The Council fully understands the hardship and anxiety many oral health practitioners have experienced as a result of necessary restrictions on your practice due to COVID-19.
A national emergency and response to a global pandemic creates extraordinary and challenging circumstances. In response to the COVID-19 crisis, the New Zealand government has put in place unprecedented public health and social measures that have significantly impacted on individuals, their health, and the economic future of our country. The Prime Minister has indicated a move slowly and cautiously to safely return New Zealanders to work.
We have now moved to alert level 3 and we know that practitioners are urgently seeking clarity about the extent of any restrictions and guidelines that will apply under alert levels 2 and 1 so you can plan for future care.
Many practitioners have questioned the Dental Council’s role and the actions of Council during the COVID-19 crisis. To assist and answer your questions, this update provides the following information:
- the roles of key parties
- what the Council has done so far
- what the Council is doing now and will be doing next
- how the Council has and will continue to involve professional associations
- responses to some specific practitioner concerns.
The roles of key parties during the pandemic response
In a public health crisis, the government is responsible for putting in place public health and social measures to respond to the threat of community infection. Our government has developed an alert system setting out restrictions, including restrictions on the delivery of oral health services, that apply under each alert level.
The relevant government departments provide their sector with further detail about what can and cannot be done at each level. We have seen this with the Ministry of Health’s active role in determining ‘essential’ health services at level 4 and ‘safe’ health services at level 3.
The regulatory authorities, which includes the Dental Council, can then provide further, more tailored direction or guidance to their professions, as necessary.
During the COVID-19 response, the Council’s authority to regulate key aspects of professional practice continues to operate within the provisions of the Health Practitioners Competence Assurance Act (the Act). Our key responsibility is to protect the public by ensuring practitioners deliver safe oral health care within the COVID-19 restrictions that apply.
The role of individual health providers including employers, professional associations, educational institutions and, ultimately, individual oral health practitioners, is to operationalise the guidelines issued by the Ministry and the regulator, and support each other to institute practices that fall within this framework and suit their work environment based on their clinical judgement.
What the Council has done so far
To meet our key responsibility to ensure public safety, Council has taken a lead role liaising closely with the Ministry of Health (the Ministry) to prepare and provide guidance to ensure practitioners deliver safe oral health treatment to their patients. The guidelines we have developed to date have stood up well and have been recognised internationally.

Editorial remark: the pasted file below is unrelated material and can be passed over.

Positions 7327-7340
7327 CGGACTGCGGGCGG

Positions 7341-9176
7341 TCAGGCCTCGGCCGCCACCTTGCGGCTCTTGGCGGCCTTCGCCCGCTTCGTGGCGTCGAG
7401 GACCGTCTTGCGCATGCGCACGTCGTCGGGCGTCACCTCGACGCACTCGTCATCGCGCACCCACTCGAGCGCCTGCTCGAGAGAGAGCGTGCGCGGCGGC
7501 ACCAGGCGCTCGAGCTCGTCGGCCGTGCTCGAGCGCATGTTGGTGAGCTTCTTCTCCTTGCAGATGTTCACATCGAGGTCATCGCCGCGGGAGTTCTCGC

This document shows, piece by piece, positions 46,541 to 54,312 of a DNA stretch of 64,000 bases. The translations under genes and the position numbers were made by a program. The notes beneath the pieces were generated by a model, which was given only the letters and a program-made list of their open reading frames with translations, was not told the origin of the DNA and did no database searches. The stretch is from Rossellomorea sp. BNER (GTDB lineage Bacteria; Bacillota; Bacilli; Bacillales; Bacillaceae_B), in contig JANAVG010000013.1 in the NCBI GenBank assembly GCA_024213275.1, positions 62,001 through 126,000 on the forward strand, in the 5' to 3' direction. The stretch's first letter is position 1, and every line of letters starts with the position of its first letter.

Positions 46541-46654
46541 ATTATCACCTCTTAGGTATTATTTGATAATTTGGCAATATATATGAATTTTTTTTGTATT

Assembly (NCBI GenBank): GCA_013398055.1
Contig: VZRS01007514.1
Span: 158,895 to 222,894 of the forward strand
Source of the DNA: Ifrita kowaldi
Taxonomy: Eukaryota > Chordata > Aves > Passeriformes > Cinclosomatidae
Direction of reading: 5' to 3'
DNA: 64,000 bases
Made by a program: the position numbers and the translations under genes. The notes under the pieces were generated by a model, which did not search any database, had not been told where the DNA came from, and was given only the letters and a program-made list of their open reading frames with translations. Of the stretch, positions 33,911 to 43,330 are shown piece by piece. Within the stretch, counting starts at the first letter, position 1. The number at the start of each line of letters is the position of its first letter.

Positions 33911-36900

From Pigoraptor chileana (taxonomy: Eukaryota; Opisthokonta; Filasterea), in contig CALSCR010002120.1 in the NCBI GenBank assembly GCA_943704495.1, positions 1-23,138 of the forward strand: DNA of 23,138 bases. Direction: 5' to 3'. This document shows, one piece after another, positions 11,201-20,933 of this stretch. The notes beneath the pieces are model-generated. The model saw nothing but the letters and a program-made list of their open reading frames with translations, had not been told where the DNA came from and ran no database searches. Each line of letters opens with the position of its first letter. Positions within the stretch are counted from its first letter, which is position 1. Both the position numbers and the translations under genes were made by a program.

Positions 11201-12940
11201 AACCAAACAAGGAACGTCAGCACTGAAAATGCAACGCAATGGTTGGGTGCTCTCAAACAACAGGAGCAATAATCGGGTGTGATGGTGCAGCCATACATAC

Immediately after the government announced alert levels and initial measures, the Council reached out to key associations and we were able to issue early communications to practitioners with the support of these groups. Professional associations including NZDA joined with the Council and the Ministry in issuing a joint statement on 23 March 2020 requiring all non-essential and elective dental services to be suspended.
The guidelines for the move to level 4 were developed under extreme time pressure that limited the opportunity to seek wider feedback. We worked directly with the Ministry and our professional advisors to issue these guidelines within 20 minutes of level 4 coming into effect.
For the most recent alert level 3 guidelines the Council formed a clinical advisory group to provide advice and to develop draft guidelines for oral health practitioners during the COVID-19 response. These guidelines were developed based on the assumptions about the possible restrictions the Government and Ministry would put in place for alert level 3.
Professional associations and the two educational institutions were given an opportunity to provide feedback on the draft guidelines. Following feedback, the Council and Ministry finalised the guidelines prior to approval by the National Health Coordination Centre (NHCC) which includes infectious diseases specialists. This takes considerable time but once approved, the guidelines were issued to practitioners on the same day.
What the Council is doing now
We have begun developing the level 2 guidelines and will follow a similar process as we did for level 3. Our objective is to work as quickly as possible to complete drafting the guidelines, gather feedback, finalise and obtain sign off before issuing these to practitioners.
Last week, comparisons were made to Australia and some practitioners asked why the same level 2 treatment guidelines that have been announced there cannot apply in New Zealand also.
The primary reason we have not followed the Australian guidelines is that our two governments are making different decisions and we are required to follow the decisions of the New Zealand government for the New Zealand situation.